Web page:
College of Charleston’s minor in Southern Studies goes beyond stereotypes about the region and allows students to attain a deeper understanding of its history and culture. What better way to explore the South’s cultural diversity than through its food?

That’s why professor/director of the program Julia Eichelberger invited world-renowned chef Nathalie Dupree to visit her Intro to Southern Studies class to make kitchen-table-staple biscuits. And just in time for Thanksgiving!

In my SOST 200 class, one of the required texts is a special issue of the journal Southern Cultures called ‘The Best of Southern Food’ (taken from essays published 2008-2014),” says Eichelberger, “so I wanted the students to have an experiential learning experience.” 

Dupree literally wrote the book on Southern biscuits, a scrumptious work aptly titled Southern Biscuits. A promotion for the book states, “Layered, fluffy, feathery, silky, soft, and velvety biscuits all come together in Southern Biscuits, a book of recipes and baking secrets for every biscuit imaginable.” The chef brought a few of these secrets to a recent class, where students learned to make the fluffy carbs from scratch.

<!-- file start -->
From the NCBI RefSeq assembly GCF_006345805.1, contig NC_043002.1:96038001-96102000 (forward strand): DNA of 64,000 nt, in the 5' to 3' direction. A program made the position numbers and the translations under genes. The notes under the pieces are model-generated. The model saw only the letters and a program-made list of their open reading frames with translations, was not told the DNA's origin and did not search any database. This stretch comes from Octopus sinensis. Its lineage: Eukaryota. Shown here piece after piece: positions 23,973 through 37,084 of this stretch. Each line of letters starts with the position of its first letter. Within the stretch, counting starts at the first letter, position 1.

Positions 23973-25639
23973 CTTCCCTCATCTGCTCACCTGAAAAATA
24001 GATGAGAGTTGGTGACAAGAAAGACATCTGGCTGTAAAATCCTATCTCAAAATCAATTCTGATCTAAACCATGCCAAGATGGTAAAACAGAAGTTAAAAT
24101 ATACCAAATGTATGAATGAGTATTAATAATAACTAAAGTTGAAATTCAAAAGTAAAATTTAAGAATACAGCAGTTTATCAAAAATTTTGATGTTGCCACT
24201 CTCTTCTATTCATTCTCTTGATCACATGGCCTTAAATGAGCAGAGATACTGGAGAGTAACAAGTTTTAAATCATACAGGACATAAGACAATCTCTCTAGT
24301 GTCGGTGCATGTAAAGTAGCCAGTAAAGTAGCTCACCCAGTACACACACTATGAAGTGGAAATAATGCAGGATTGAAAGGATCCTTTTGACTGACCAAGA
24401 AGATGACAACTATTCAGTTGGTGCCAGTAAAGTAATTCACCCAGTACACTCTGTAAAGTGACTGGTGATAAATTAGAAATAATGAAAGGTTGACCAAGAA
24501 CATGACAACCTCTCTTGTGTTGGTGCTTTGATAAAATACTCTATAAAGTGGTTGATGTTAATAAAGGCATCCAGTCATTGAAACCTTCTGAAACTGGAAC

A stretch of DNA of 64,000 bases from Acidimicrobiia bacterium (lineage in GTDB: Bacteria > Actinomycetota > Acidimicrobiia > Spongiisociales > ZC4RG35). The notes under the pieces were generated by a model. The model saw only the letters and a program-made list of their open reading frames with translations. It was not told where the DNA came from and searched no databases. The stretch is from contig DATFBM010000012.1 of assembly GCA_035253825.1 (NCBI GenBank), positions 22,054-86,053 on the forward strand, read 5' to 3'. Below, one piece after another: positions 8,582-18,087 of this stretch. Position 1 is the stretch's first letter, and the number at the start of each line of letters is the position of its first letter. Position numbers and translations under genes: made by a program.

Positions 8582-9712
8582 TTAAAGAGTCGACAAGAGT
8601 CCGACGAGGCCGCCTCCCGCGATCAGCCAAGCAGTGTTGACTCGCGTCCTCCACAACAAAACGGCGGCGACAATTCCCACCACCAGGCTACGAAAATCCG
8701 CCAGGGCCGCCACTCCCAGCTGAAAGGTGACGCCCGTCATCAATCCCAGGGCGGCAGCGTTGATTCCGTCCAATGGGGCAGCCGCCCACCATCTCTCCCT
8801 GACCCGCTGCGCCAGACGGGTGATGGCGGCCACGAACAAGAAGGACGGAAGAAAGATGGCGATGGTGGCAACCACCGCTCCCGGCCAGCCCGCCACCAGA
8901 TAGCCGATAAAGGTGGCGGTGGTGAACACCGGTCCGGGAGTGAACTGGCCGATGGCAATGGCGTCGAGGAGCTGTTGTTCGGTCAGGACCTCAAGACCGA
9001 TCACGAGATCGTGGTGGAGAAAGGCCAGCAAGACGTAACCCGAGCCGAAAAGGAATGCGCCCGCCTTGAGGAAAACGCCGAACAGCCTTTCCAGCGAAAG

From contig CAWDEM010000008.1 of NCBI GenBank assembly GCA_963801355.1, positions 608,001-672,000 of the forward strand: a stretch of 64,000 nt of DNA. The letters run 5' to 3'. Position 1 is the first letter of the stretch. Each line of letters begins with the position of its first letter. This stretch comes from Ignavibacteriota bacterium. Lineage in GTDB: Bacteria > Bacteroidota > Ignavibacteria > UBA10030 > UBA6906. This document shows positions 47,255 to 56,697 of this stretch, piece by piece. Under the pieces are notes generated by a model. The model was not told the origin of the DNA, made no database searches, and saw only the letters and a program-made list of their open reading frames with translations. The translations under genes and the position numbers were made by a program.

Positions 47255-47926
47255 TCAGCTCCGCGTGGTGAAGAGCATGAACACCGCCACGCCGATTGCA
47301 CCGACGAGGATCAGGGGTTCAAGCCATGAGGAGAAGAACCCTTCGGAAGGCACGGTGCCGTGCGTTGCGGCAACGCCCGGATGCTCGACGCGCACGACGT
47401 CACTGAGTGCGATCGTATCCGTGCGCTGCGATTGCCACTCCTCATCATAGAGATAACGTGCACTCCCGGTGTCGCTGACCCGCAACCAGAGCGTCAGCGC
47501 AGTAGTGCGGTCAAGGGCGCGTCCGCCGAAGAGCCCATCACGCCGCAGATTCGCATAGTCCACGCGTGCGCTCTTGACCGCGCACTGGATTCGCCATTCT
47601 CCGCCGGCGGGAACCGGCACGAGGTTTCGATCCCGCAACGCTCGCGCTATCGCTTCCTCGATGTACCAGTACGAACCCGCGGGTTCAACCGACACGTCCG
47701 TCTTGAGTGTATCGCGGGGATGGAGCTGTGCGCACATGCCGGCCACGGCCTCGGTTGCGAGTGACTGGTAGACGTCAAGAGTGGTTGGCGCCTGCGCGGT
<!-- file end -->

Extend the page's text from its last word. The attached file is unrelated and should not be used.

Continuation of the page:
Eichelberger wasn’t sure if the iconic cookbook writer would be up for visiting campus, but as soon as they found a suitable kitchen, she was onboard.

“A few students told me they were going home to practice their baking,” says Eichelberger. “I even learned new tips.”

Who’s adding biscuits to their Thanksgiving menu?

Find more information on classes offered for the Minor in Southern Studies here.

Photos by Heather Moran